14. 14. C V S Pro c a re natural extension from our #1 position in Detroit, the 4th largest drugstore market. Since our acquisition of Michigan-based Arbor Drugs, Inc. in 1998, we have America’s #1 Specialty Pharmacy: reinforced and built upon our presence in this highly CVS ProCare attractive market. During 2000, we solidified CVS’ position as the Economic Lift from Relocations leading provider of specialty pharmacy services Store relocations, the third leg of our real estate through our CVS ProCare subsidiary. We now operate strategy, are highly productive investments for CVS. 46 ProCare apothecaries in 18 urban markets across When we relocate a store from an inline shopping the U.S., and, with our September 2000 acquisition of center to a freestanding, convenient corner location, Stadtlander Pharmacy, we have established ProCare we typically generate 25% to 35% higher front-end as the largest specialty mail order pharmacy in the sales, improved margins and a better return on invest- nation. Importantly, we are the only specialty phar- ed capital than the stores they replace. The new sites, macy provider offering integrated retail and mail which are in higher-profile locations with convenient order services. parking, have more appeal to consumers. Today, nearly We launched ProCare with the objective of 40% of our stores are in freestanding locations. Our providing a pharmacy resource uniquely focused goal over the next five to seven years is to reach 80%. on serving patients with chronic conditions, such as Although the number of relocations will decrease over HIV/AIDS, organ transplants, infertility, multiple scle- time, our relocation strategy will remain an important rosis and cancer. Estimated at $14 billion in size today, component of our overall growth strategy. the specialty pharmacy market is growing at an annual rate of 20%, with much of this growth being driven by medical advancements. ProCare pharmacists are active patient advocates and partner with physicians, pharmaceutical manufacturers and other healthcare providers to offer in-depth patient treatment and counseling services.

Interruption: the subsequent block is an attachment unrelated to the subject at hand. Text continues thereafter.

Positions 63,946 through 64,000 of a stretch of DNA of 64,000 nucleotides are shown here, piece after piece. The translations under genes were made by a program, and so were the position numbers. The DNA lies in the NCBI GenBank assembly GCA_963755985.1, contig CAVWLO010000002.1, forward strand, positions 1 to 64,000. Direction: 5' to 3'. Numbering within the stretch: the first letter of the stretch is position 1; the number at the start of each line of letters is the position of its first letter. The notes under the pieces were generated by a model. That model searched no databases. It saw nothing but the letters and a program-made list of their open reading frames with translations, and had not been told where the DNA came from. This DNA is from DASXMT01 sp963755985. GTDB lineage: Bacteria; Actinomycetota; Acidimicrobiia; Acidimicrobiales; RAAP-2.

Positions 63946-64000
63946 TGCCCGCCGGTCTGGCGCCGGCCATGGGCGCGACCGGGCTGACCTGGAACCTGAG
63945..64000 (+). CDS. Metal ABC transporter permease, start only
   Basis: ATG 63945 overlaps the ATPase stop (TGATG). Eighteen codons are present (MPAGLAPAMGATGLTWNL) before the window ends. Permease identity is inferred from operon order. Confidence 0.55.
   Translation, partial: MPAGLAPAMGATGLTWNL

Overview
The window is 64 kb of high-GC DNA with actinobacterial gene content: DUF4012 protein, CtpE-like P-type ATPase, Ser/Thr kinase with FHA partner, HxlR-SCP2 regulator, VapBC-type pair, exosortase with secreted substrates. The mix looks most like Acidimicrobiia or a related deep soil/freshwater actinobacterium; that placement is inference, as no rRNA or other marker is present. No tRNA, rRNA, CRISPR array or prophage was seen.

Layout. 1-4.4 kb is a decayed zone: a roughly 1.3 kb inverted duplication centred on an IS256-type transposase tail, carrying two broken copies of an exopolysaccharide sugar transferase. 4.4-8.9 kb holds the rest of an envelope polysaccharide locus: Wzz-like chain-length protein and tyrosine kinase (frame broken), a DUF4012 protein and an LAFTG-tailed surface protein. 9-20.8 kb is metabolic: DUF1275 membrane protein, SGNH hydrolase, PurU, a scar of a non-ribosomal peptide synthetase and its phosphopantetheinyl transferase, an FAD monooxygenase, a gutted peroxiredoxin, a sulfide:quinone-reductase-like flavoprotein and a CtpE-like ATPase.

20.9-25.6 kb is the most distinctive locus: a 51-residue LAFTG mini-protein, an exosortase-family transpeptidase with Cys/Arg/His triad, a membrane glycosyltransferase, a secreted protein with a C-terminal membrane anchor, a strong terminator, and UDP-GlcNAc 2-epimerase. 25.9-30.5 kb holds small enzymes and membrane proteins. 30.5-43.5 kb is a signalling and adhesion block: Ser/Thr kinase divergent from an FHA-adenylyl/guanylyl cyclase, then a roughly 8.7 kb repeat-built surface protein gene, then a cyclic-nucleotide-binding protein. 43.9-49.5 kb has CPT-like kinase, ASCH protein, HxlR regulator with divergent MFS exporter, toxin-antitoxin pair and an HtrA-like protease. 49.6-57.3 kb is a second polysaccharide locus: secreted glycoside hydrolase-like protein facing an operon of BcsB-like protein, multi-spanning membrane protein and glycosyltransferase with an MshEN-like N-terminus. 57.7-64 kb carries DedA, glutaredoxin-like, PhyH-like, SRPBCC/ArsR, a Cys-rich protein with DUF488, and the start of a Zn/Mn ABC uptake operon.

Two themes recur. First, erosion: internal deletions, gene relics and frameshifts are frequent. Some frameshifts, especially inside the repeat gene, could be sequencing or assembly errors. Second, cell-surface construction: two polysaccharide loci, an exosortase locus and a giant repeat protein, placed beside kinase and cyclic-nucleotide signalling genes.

15. 15. ProCare’s Unique Business Model We have created a sophisticated platform to manage these billing issues, including our customers’ A major factor differentiating the needs of spe- insurance claims and our own receivables. This is not cialty and traditional pharmacy customers is the cost only a valuable convenience for our customers but of treatment. Specialty pharmacy customers often also sets us apart from many smaller competitors that require complex, highly expensive drug therapies have been unable to develop an effective system for over an extended period of time. While it is impracti- managing receivables and insurance-related billing cal to stock such medications in more than 4,000 requirements. CVS/pharmacy stores, we are able to maintain inven- Our growth strategy calls for the continued expan- tories in our ProCare apothecaries, where we have sion of ProCare, with a goal of operating steady demand for 100-125 strategically located ProCare these products. apothecaries within a few years. These ProCare’s emphasis retail stores are an important mechanism on healthcare is for establishing ties with local commu- further reinforced in nities. We have opened ProCare apothe- I N D I V I D U A L N E E D S . I N D I V I D U A L C A R E. the front of the store, caries in markets not currently served which is stocked by CVS/pharmacy, such as Texas, Oregon and California, with wellness-oriented products such as alternative where there is significant demand for specialty phar- medications, homeopathic remedies and vitamins. macy services. In addition, we will continue to evaluate Due to the high cost of treatment, there are opportunities to make acquisitions, like Stadtlander, complex billing procedures associated with specialty that accelerate our market leadership position. pharmacy. ProCare customers often have primary, secondary and even tertiary insurance. C V S . co m America’s 1st Major Integrated Pharmacy and Front-End Offering …healthcare was the industry’s first major “clicks and mortar” pharmacy to offer pharmacy and front-end service retailer… products, a perfect example of how we have been putting innovative technology to work to make life more “CVS is on the corner, convenient for our customers. provides 24-hour on the phone and access to registered pharma- cists through the Internet on the web, offering or via a toll-free telephone healthcare products and number. Visitors to can research health-related services to meet all of information or shop for thousands of over-the- our customers’ needs.” The Pharmacy Counter offers counter items at highly prescription refills and advice competitive prices. for Internet customers. 13 2000 Annual Report